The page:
Each staff member at the Peace Corps is committed to providing Volunteers with the support they need to successfully meet the challenges they will face to have a safe, healthy, and productive service. We encourage Volunteers and families to look at our safety and security information on the Peace Corps website at [www.peacecorps.gov/safety].

Information on these pages gives messages on Volunteer health and Volunteer safety. There is a section titled Safety and Security in Depth. Among topics addressed are the risks of serving as a Volunteer, posts‘ safety support systems, and emergency planning and communications.

Rewards and Frustrations[edit]

Volunteers have a variety of reasons for joining the Peace Corps, but high on the list must be the desire to help others. Most Volunteers bring a high degree of motivation and enthusiasm to their service. These are not lost in serving others, but are necessarily tempered by the process of learning about the daily realities of a different culture. So while Volunteers should not expect to ―change the world,‖ they can look forward to making a tangible impact.

Being a Volunteer requires adjusting to alternative ways of thinking, living, and working. Such adjustments are neither simple nor painless. The people you work with may have strong feelings of pride and nationalism, so your own enthusiasm for change, however well intended, may be misunderstood. You will constantly need to take into consideration the emotions, needs, traditions, institutions, and way of life of the people you work with.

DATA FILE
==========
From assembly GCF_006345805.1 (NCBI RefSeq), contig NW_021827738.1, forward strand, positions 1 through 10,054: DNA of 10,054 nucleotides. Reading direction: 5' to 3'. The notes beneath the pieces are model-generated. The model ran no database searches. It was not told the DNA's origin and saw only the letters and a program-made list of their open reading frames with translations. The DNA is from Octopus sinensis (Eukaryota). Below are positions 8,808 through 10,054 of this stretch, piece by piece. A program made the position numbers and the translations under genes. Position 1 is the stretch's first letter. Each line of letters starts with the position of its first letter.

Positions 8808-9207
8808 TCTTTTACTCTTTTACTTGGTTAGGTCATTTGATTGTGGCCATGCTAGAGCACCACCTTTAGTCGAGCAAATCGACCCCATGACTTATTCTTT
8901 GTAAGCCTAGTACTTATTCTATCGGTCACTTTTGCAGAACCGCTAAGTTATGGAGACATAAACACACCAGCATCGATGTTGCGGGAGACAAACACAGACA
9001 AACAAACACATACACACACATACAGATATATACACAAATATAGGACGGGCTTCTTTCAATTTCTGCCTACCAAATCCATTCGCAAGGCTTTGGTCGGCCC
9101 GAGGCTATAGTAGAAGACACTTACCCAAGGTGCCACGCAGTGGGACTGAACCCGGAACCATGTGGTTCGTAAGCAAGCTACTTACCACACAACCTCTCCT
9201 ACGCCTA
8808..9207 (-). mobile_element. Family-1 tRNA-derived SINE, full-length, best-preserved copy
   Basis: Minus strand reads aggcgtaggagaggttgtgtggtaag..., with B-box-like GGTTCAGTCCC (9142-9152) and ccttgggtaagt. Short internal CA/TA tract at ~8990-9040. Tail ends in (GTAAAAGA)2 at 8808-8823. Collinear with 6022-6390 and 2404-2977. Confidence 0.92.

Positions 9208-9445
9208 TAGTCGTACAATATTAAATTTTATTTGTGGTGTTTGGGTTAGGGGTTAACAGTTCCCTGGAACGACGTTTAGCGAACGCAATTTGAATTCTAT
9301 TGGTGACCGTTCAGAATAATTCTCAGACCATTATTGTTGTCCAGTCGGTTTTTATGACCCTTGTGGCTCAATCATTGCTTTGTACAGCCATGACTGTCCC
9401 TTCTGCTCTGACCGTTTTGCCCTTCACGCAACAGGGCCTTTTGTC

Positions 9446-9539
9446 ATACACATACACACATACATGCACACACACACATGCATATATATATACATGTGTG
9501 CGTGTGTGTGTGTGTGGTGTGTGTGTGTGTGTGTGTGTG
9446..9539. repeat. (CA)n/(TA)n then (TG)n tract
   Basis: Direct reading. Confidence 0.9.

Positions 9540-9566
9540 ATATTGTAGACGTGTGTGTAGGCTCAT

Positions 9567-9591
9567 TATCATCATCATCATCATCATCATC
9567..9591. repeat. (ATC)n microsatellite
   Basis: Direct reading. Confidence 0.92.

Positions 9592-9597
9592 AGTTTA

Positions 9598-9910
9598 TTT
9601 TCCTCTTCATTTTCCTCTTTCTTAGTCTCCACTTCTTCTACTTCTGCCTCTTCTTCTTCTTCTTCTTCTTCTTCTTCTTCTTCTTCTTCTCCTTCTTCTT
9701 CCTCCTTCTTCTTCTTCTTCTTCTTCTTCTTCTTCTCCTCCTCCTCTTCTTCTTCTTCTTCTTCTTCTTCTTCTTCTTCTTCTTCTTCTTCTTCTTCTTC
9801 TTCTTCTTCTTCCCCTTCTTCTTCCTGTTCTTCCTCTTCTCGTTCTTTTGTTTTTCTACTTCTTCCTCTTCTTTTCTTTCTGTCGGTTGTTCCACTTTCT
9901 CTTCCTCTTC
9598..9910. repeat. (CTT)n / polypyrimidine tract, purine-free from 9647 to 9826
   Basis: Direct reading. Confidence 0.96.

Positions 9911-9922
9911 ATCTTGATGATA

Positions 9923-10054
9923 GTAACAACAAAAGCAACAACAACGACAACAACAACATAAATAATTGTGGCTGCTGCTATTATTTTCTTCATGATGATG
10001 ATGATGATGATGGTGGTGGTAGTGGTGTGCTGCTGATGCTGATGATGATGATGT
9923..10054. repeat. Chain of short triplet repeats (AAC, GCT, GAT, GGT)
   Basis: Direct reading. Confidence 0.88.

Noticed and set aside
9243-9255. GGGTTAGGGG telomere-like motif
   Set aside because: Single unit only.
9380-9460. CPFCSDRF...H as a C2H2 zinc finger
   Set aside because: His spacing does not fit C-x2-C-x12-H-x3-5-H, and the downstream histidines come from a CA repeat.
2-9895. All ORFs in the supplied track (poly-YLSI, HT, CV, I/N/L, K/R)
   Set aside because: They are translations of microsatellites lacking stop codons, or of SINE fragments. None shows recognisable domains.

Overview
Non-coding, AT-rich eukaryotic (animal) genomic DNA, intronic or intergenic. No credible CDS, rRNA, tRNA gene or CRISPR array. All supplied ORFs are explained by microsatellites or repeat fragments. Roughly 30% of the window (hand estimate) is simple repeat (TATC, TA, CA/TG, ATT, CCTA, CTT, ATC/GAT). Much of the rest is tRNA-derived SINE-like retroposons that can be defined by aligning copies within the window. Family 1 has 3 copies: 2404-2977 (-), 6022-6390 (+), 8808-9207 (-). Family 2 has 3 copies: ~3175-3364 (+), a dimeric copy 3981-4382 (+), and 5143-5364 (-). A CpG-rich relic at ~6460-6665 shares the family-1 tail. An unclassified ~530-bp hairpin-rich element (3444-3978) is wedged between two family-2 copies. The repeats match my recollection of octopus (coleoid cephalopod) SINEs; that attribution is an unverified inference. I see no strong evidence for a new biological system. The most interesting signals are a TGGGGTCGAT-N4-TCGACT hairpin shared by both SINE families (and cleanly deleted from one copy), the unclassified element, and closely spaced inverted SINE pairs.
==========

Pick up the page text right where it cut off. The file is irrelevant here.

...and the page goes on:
Your satisfaction will come from your commitment to learning and the flexibility you possess to deal with new values and experiences. After living and working with the people of another culture, Volunteers often develop strong ties that are reflected in strong emotions. Intense feelings of desperation, satisfaction, anger, happiness, anxiety, and peace of mind will crop up over and over. These feelings are the heart of the Volunteer experience. But in the end, it is a rare Volunteer who does not feel that the experience was one of the most important in his or her life.